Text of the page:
Evan Fournier with a 3-pointer against the Orlando Magic


The Canadian press

Canadian boxer Many Bujold fight for the Olympic berth

TORONTO – Mandy Bujold would have preferred to have this fight in the ring. Instead, the fate of the Tokyo Olympics for Canada’s top boxers is in the hands of the Sports Arbitration Court after their qualifying tournament was scrapped due to the pandemic. Bujold and her lawyer Sylvie Rodrigue lost their appointment to the International Olympic Committee earlier this week, leaving CAS as their last chance to attend their final Olympic Games. “I was hopeful (about the IOC’s decision),” Bujold told the Canadian press on Wednesday. “But you didn’t even address the issues in our letter, which is really unfortunate, did you? You think of the Olympics and the principles of Olympism, you think of fairness, you think of athleticism, you think of all these things that make the Olympics what they are and make me proud to be an Olympic champion and getting that reaction was really tough. “After a year of competition wiped out by COVID-19, the 11-time national flyweight champion was confident she would secure a spot in the Buenos Aires qualifying tournament this month. The event was recently shut down due to coronavirus disease. Cases canceled in Argentina. With no remaining international competitions for boxers from America, the athletes were selected in a revised ranking system based on three events between 2018 and 2019 – events that Bujold did not attend because they conflicted with their maternity leave Bujold’s daughter Kate was born on November 5, 2018. Rodrigue ne nnt Bujold’s situation a case of human rights abuse and discrimination. The Tokyo Olympic Boxing Task Force’s revised ranking system states, “It’s like Mandy has never been ranked in the world,” said Rodrigue. “What we are saying is the fact that they are not admitting pregnant or postpartum athletes by recognizing their pre-pregnancy ranking. They violate athletes’ rights from a gender equality and discrimination point of view,” she said . Bujold, 33, had planned to retire after the Tokyo Games and had already postponed her departure for a year after the Olympics had been postponed to 2021. “I trained for this opportunity so that this last moment would be good. It’s really difficult to end this chapter of my career and not even have this opportunity now,” she said. Both the Canadian Olympic Committee and Boxing Canada wrote letters in support of their appeal to the IOC, Bujold said. The continental qualifiers were originally scheduled for last March but have been scrapped due to the pandemic. In addition, the European qualifying tournament will take place in Paris next month. Bujold said a European female boxer with an identical story – she had a baby and was taking maternity leave around the same time – was just a fight after beating her ticket to Tokyo. Regardless of the CAS rules, there was no doubt that Bujold would continue this fight until the end. “I think about it when I prepare for a fight in the ring I make sure I do everything I can to give myself the chance to win. And that’s exactly what we’re doing in another fight, ”she said to CP. Bujold, a two-time Pan American Games champion who was previously America’s No. 2, was the first Canadian to compete in consecutive Olympics. Her Olympic Games in Rio ended with heartbreak due to illness. Hours before her quarter-finals, she was in the hospital with an IV. Her goal was to end her career with a medal in Tokyo. Now that everything is in doubt, some days it is not easy to hit the gym. “Ultimately, I trust Sylvie, I trust that her team will fight for me,” she said. “So I have to be prepared and do my part by staying ready and in shape. Until there is a final result, I just have to stay ready in the end.” The Associated Press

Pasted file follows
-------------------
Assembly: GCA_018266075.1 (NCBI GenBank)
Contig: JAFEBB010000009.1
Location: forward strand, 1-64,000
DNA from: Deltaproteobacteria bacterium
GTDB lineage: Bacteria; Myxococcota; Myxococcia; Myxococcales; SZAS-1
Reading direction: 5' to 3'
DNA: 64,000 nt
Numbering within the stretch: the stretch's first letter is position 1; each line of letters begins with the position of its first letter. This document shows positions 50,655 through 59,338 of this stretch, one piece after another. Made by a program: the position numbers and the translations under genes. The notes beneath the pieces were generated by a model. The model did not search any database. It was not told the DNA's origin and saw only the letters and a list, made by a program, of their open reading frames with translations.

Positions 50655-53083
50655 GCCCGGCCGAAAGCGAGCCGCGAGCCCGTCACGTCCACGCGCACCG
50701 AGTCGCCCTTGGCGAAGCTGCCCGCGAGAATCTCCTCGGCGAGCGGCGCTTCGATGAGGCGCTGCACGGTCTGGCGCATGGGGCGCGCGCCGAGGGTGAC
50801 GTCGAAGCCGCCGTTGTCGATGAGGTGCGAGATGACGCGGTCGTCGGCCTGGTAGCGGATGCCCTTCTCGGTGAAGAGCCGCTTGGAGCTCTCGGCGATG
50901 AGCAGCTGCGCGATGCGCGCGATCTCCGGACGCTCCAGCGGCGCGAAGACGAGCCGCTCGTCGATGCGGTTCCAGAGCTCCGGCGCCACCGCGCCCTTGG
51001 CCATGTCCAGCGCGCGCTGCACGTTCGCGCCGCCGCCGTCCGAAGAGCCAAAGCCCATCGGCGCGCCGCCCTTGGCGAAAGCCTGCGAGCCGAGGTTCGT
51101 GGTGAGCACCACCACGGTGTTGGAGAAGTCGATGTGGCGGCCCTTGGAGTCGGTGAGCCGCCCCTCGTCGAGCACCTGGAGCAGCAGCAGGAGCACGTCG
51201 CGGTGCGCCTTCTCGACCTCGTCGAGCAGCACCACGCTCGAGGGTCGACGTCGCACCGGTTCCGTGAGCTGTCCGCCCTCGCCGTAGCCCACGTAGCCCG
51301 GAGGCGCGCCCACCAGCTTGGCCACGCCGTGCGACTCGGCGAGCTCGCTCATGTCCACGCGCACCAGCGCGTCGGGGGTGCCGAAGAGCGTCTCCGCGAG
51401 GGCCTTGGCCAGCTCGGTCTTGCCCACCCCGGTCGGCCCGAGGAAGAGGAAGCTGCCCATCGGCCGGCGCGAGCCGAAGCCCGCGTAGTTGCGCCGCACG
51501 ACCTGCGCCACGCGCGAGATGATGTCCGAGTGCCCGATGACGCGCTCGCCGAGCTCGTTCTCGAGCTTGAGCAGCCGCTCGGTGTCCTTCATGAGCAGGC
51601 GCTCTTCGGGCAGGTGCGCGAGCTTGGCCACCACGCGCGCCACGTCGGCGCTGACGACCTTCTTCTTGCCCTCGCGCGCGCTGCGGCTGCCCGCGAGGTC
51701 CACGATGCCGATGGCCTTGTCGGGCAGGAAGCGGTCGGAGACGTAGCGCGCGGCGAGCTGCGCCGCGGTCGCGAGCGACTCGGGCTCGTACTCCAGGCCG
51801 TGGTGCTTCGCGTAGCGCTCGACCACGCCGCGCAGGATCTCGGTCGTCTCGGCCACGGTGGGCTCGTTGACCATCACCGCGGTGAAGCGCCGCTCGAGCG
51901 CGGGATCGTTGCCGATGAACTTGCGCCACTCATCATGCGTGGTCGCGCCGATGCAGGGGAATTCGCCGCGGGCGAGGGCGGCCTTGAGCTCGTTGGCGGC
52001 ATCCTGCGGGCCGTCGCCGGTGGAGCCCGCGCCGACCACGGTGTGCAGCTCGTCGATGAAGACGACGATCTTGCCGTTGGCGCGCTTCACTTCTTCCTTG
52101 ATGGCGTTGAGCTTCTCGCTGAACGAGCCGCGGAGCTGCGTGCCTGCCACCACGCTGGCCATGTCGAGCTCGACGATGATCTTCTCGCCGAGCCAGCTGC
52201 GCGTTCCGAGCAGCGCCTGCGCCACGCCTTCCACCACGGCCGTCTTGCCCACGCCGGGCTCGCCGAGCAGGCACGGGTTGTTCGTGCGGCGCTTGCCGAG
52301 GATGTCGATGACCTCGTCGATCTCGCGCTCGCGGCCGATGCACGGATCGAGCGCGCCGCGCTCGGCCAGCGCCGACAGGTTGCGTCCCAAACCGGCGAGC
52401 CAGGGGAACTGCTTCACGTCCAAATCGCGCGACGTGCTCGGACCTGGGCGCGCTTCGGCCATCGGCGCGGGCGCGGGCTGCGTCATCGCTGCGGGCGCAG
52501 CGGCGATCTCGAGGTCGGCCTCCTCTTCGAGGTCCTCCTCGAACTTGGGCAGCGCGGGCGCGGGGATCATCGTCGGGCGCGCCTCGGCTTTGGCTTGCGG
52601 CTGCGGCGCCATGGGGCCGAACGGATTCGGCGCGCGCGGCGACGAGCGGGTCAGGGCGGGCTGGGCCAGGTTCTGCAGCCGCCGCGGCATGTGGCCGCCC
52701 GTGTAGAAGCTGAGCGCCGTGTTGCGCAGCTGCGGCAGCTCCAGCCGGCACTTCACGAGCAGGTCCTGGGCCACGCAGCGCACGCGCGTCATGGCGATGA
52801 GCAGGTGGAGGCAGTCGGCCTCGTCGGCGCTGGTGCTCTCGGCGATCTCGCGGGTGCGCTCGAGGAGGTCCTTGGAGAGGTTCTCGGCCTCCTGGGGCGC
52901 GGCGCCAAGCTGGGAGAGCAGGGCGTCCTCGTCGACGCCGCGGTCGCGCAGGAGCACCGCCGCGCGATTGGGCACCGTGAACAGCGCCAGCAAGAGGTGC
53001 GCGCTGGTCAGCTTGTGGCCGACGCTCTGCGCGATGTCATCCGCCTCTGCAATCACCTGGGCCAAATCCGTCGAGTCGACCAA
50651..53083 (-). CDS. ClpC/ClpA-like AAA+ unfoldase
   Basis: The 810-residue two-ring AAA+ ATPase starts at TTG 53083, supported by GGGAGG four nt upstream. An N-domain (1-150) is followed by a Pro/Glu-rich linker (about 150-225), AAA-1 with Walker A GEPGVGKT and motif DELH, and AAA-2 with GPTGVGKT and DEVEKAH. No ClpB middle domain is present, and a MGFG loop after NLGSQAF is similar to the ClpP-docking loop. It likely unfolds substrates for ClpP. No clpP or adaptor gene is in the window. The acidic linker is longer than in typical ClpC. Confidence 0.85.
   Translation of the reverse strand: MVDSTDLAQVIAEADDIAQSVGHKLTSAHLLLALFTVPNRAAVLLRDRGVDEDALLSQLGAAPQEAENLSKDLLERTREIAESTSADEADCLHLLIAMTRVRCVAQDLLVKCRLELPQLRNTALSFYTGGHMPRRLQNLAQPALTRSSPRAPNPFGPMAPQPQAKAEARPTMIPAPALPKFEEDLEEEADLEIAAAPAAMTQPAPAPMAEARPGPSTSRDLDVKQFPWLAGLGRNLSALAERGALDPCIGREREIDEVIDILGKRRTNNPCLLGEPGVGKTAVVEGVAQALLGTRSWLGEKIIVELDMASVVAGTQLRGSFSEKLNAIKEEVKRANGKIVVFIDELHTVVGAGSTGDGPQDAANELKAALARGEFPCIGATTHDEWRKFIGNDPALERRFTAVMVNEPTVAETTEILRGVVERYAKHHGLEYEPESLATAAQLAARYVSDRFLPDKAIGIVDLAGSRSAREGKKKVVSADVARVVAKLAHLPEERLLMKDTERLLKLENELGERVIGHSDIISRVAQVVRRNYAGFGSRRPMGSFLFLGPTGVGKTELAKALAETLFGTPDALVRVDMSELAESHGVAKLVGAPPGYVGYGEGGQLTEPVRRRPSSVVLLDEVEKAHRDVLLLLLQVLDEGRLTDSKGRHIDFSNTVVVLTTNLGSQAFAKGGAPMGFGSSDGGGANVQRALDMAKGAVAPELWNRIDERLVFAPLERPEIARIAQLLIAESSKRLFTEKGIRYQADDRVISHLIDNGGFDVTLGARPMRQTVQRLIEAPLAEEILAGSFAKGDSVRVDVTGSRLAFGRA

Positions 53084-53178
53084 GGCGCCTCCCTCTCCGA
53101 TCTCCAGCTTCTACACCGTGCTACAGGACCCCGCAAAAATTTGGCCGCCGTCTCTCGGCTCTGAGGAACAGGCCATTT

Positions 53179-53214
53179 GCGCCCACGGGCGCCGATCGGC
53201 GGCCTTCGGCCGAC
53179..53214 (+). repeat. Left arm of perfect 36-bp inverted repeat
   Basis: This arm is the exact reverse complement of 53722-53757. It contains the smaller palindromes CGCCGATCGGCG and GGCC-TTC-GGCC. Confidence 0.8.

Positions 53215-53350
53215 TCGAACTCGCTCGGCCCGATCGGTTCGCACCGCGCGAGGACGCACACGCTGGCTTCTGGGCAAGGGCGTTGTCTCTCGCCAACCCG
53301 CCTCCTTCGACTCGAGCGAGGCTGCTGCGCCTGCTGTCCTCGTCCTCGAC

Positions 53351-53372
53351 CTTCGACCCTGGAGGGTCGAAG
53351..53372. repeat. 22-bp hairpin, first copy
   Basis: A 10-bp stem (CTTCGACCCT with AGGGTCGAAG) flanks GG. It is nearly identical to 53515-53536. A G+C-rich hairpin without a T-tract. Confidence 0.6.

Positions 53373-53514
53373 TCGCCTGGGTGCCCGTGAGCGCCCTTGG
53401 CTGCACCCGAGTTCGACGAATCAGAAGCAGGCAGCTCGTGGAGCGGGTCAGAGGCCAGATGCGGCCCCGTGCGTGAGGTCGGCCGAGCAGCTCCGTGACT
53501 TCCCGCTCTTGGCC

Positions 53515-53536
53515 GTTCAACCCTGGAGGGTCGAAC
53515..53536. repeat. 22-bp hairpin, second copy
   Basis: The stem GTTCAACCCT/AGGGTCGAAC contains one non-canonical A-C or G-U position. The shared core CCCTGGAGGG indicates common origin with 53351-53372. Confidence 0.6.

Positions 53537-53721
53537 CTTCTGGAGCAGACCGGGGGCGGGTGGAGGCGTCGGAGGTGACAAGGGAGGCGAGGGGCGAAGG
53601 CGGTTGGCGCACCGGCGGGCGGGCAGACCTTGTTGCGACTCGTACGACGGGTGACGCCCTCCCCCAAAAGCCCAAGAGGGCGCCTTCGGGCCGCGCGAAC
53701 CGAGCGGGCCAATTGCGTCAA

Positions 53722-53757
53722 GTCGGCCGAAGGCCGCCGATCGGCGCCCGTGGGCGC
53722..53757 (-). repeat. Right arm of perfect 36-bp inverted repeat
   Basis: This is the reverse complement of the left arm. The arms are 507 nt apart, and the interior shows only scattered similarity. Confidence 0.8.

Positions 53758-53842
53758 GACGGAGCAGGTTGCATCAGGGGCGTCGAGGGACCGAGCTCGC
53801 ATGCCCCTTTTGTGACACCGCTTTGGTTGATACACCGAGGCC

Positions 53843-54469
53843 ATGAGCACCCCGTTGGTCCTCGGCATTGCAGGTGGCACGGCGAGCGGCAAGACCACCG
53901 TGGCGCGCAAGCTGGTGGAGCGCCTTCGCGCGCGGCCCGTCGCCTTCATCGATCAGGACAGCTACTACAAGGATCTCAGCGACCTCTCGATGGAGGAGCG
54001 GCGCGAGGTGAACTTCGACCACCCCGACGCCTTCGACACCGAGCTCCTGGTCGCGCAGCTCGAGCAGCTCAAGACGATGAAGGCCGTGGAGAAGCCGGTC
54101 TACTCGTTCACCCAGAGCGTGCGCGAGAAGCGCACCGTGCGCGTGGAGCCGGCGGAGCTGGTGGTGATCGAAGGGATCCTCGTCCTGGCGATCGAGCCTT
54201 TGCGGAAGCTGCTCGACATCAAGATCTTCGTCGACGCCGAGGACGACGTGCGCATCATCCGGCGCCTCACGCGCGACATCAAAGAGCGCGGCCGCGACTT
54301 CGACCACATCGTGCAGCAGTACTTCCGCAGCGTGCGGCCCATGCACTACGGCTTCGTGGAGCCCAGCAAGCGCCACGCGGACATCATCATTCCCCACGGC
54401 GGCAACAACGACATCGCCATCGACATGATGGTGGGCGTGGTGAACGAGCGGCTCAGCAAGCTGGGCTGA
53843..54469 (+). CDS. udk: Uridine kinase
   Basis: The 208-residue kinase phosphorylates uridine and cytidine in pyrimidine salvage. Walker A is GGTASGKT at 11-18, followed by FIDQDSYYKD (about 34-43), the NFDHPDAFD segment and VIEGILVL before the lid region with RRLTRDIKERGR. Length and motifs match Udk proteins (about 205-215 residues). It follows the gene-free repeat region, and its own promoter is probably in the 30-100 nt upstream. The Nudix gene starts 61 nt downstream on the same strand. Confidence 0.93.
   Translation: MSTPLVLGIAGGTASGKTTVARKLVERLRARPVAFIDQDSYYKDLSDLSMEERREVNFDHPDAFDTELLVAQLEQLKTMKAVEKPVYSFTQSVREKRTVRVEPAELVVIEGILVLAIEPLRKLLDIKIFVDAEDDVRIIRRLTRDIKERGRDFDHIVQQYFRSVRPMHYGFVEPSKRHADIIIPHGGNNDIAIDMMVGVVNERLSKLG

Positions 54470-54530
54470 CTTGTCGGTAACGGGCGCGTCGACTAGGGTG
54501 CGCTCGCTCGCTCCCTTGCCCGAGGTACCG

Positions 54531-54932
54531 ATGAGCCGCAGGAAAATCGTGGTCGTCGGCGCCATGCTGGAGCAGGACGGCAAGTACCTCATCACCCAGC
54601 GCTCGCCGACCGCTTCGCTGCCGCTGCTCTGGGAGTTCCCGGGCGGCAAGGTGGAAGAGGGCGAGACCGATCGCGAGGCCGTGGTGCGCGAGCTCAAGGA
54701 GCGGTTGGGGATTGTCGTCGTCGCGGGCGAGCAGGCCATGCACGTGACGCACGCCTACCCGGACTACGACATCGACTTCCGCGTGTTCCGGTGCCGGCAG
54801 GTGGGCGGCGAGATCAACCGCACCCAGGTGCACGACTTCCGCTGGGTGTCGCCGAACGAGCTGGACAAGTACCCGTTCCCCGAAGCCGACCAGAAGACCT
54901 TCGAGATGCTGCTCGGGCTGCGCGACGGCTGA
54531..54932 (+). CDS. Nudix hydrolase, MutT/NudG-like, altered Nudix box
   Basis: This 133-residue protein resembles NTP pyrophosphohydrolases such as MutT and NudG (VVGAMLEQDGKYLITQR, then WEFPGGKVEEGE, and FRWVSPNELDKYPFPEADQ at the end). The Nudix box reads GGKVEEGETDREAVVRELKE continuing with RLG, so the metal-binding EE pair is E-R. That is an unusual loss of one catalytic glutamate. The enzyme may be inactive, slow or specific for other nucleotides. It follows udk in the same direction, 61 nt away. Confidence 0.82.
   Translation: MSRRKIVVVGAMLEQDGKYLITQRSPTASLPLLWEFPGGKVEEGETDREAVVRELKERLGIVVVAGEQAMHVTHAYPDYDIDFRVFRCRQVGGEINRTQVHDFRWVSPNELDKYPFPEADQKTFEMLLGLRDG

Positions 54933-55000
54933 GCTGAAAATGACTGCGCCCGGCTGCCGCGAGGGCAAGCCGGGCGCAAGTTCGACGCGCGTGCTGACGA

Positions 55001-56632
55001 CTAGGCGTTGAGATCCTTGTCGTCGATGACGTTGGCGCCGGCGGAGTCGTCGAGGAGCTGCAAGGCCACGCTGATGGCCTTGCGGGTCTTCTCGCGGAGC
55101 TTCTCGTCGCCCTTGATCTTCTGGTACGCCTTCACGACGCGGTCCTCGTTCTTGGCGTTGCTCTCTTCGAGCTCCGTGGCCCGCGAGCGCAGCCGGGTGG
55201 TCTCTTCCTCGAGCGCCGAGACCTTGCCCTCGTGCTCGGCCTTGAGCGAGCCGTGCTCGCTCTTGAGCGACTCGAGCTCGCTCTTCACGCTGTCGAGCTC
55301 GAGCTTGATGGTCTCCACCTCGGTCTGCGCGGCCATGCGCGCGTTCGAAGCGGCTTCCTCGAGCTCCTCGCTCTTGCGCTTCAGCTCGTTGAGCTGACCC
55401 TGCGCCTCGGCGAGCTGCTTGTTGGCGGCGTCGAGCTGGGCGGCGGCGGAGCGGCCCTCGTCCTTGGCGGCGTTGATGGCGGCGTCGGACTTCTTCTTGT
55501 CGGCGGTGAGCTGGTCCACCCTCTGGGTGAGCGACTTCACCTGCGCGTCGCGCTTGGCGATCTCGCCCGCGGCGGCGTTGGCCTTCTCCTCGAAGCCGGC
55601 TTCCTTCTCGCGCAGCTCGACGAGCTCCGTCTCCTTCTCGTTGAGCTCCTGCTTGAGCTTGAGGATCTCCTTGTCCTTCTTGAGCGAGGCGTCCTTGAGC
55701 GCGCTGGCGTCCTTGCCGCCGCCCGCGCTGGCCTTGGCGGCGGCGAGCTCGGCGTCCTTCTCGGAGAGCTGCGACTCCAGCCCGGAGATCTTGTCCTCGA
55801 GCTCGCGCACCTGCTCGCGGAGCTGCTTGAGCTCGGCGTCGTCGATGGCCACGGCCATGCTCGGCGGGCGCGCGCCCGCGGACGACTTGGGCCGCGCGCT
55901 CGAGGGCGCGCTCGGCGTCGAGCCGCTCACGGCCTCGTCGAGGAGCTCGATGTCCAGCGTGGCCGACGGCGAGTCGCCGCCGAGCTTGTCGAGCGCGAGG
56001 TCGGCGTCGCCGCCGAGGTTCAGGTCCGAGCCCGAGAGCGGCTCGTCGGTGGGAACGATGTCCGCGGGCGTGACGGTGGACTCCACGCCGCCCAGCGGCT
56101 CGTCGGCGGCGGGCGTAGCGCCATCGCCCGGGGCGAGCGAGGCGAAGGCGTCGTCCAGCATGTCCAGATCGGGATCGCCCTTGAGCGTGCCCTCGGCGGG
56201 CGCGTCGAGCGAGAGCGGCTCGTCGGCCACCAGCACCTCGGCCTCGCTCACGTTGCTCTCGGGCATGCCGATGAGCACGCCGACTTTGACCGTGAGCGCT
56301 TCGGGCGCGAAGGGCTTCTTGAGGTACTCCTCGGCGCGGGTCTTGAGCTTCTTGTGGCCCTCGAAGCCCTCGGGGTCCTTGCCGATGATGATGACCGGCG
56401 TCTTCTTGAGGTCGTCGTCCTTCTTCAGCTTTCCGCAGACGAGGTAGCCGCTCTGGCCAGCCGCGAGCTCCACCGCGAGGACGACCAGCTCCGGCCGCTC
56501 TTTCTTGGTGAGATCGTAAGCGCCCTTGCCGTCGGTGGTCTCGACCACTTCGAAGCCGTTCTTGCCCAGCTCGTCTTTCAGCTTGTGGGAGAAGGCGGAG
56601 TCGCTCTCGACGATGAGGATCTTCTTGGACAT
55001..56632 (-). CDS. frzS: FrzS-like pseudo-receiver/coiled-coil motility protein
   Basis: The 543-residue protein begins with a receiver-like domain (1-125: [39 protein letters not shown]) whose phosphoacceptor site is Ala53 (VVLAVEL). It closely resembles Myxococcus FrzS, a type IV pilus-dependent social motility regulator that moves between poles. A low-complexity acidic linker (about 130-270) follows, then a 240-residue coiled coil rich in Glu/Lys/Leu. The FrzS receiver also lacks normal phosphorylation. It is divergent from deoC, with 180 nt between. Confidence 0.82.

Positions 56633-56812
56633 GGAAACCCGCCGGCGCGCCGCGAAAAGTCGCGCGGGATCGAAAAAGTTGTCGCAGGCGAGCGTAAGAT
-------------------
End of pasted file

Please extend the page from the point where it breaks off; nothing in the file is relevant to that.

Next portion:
Janet Smith